This transfer of fluid assures that the actuators remain in synchronized relationship with one another, and also serves to speed up the operation of these actuators as a result of the lessened fluid flow requirements for achieving a given speed of motion. This high speed operation of the mold closing mechanism continues until normally closed limit switch LS2 is tripped open, at a predetermined position suggested generally in FIG. 4. From FIG. 10 it will be apparent that this action serves to interrupt the energizing of solenoids C and D simultaneously. Thus, the motion of the movable platen 18 will be slowed as a result of supplementing valve 76 shifting back to the normal position shown for it in FIG. 1 and hence interrupting the flow of fluid from the third pump through loop 78 to control valve 70. In addition, the synchronizing valve 68 will also be returned and its spool element shifted to the normal position shown for it in FIG. 1 with the result that fluid will be split at junction point a to travel not only through conduit 26 but also through the loop defined by conduits 84 and 86 through the valve 68 and thence by way of line 27 to the front side of the first piston 24 associated with the second actuator.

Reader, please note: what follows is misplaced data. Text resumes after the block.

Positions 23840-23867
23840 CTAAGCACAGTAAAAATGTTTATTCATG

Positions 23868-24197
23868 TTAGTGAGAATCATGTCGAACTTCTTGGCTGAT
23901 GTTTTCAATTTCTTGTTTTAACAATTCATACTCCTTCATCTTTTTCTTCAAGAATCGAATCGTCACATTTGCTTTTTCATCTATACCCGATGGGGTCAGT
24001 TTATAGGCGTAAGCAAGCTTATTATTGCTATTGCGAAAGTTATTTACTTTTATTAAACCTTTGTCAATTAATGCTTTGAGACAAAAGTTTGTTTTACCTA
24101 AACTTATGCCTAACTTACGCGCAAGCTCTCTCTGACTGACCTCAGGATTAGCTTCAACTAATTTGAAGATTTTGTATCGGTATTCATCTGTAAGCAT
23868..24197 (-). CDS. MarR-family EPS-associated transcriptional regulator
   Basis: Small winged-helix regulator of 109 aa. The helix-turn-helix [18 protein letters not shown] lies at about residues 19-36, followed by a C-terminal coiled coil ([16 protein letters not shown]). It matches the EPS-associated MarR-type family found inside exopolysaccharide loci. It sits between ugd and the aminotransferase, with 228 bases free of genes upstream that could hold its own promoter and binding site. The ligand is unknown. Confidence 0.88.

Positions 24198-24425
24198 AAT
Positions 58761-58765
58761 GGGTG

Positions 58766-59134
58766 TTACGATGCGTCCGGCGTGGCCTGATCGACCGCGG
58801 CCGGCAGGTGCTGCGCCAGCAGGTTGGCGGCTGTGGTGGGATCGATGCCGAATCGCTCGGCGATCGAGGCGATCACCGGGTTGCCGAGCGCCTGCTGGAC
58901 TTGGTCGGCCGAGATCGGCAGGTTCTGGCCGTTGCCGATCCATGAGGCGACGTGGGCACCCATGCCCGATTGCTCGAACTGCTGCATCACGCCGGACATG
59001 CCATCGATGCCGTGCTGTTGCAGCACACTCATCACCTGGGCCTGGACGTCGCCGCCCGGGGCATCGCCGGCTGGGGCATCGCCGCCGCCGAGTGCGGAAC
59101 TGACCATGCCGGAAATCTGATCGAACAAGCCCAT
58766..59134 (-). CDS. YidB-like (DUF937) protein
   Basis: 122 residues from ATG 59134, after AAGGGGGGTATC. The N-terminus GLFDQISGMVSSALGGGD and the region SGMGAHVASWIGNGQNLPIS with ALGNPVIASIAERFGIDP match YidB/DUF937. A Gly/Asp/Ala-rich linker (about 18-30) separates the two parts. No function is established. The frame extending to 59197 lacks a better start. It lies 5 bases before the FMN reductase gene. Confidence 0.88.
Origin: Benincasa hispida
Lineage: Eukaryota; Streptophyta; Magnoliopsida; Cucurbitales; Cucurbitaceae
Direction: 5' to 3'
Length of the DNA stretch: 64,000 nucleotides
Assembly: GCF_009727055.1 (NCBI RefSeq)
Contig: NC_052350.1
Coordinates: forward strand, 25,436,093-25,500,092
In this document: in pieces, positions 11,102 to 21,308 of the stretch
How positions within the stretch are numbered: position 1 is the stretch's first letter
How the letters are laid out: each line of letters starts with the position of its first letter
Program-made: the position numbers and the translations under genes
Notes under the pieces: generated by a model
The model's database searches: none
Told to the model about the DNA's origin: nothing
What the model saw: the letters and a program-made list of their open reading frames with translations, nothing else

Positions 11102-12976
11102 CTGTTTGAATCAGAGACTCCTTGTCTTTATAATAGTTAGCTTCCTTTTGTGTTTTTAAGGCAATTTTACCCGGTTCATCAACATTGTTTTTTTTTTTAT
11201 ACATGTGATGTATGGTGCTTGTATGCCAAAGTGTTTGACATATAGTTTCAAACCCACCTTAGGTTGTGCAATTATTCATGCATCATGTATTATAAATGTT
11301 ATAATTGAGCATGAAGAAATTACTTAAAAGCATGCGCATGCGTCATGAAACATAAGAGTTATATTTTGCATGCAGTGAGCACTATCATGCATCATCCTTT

As the movable platen 18 reaches a mold closed position, limit switch LS3 is tripped and this situation is depicted in FIG. 5. Limit switch LS3 has two sets of contacts, the upper set controlling solenoid E. When solenoid E is energized, solenoid A is deenergized. Solenoid E controls the valve 74 associated with feeding high pressure fluid from pump II through line 46 to the front side of the larger or second piston 40 in the first actuator. A cross over line 47 provides the same pressure to the second piston 41 associated with the second actuator. The increased pressure on these relatively large area pistons 40 and 41 assures that the desired lock up force is achieved on the molds, but it will be apparent that pressure is necessarily sealed in the chamber defined between the front face of the two first pistons 22 and 24 and the rear or inner sides of the second pistons 40 and 41 respectively. As mentioned previously, check valves 36, 36 are provided in each of the first fluid conduits 26 and 27 associated with the twin actuators for this purpose.